The long road to normal: shopper attitudes, 18 months on

It’s been a year and a half now since dunnhumby launched the Consumer Pulse – a global research programme designed to track shopper attitudes across the pandemic. During that time we’ve learned much about shifting priorities, changing needs, and the complex web of factors that drive shoppers to behave as they do.

At the beginning of September, we conducted our seventh piece of research in this series, particularly keen to learn whether shoppers felt that things might finally be getting “back to normal”. And desperate though they may be to return to pre-pandemic life – or something that resembles it – this latest Pulse tells us that shoppers are only too aware that they’re not there yet.

Worries about Covid have fallen, but caution remains high

Overall concern about Covid – measured by our “Worry Index” – is now at its lowest point in more than a year. Just a fifth of shoppers now have significant fears about the virus, with Customers in Brazil and Chile continuing to show the greatest concern.

While worry may be on the wane, however, that doesn’t mean that shoppers feel that things are back to normal quite yet. Denmark is the only country in which more than half of respondents believe that normality has returned, and the majority of people around the world are keenly aware that shopping continues to be a very different prospect to the one they enjoyed pre-2020.

APAC shoppers are particularly vocal here. Those from Australia, New Zealand, Japan, Malaysia, and Thailand are the least likely to agree that things are returning to normal – little surprise when the weeks leading up to this seventh Pulse saw infections spike to an annual high in all of those nations bar Malaysia[1] and countries like Australia implemented yet another round of lockdowns.

Are stores doing a good job?

One thing we have measured throughout the pandemic is customer perception of how well stores are handling the impact of the virus. While initially shoppers indicated high levels of trust (with some countries seeing supermarkets rated more highly than governments in their ability to deal with the impacts of Covid), it’s clear that fewer people agree that stores are doing a good job now as the chart below shows.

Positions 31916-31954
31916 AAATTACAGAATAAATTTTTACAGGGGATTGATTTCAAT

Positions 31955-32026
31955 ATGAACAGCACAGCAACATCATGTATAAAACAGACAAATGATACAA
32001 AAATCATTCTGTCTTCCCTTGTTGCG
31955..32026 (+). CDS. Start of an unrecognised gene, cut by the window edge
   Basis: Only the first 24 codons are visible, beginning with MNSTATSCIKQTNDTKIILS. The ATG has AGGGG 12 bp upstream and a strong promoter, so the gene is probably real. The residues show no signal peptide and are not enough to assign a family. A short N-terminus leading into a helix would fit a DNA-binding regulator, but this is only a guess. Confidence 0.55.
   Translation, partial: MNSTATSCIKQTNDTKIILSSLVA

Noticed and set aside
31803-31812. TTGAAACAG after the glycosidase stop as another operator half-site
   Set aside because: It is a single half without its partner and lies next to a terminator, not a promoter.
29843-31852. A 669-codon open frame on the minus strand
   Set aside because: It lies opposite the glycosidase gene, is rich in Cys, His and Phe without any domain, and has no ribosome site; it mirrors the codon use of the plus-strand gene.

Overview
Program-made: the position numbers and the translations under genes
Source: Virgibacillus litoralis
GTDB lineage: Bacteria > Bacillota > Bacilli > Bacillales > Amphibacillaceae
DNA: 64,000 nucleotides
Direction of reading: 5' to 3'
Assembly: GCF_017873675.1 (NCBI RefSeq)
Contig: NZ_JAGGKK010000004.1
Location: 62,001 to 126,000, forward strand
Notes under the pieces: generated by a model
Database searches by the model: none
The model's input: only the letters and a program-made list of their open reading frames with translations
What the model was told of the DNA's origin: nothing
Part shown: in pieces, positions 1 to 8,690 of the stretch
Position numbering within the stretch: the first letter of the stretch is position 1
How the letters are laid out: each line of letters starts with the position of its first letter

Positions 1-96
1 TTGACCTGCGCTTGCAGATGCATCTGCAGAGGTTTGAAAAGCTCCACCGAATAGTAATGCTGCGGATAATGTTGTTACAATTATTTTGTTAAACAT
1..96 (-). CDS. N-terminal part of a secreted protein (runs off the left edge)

Although some countries are seeing much higher levels of trust than others (60% of Irish shoppers are satisfied with stores, compared to only 16% of Japanese shoppers), those that have seen the biggest shift from positive to negative all have one thing in common: low levels of concern about Covid.  It appears that some shoppers want to return to normal and anything that interferes with that (store restrictions, unvaccinated shoppers) could be adding to their dissatisfaction.

Unvaccinated shoppers present cause for concern

As the global response to the pandemic has developed, so too has the Pulse. One of the new metrics in this edition relates to unvaccinated shoppers – specifically, how worried people feel about them when they’re buying groceries. And though some of the results here tally with vaccine rollouts around the world, others are more surprising.

Shoppers in Mexico and Colombia demonstrate the greatest concern here. In both of these countries the latest vaccination data shows that fewer than a third are fully vaccinated, and only around 50% have had their first shot[2], going some way to supporting these results.

Less explicable is the presence of Chile and the UK towards the top of this table: almost three-quarters of Chilean citizens, and two-thirds of Brits, are now fully vaccinated. Overall worries about the virus remain high in Chile (38% worried) of course, but are much lower in the UK (15%).

While we don’t have the data to fully understand why shoppers in some countries are more worried than others, Retailers in those locations would be well served by continuing to highlight the protections that they have in place. That need becomes particularly acute when we look at the dramatic decline in the number who feel that stores are doing a good job of dealing with the virus – down to just 40% from an all-time high of 60%.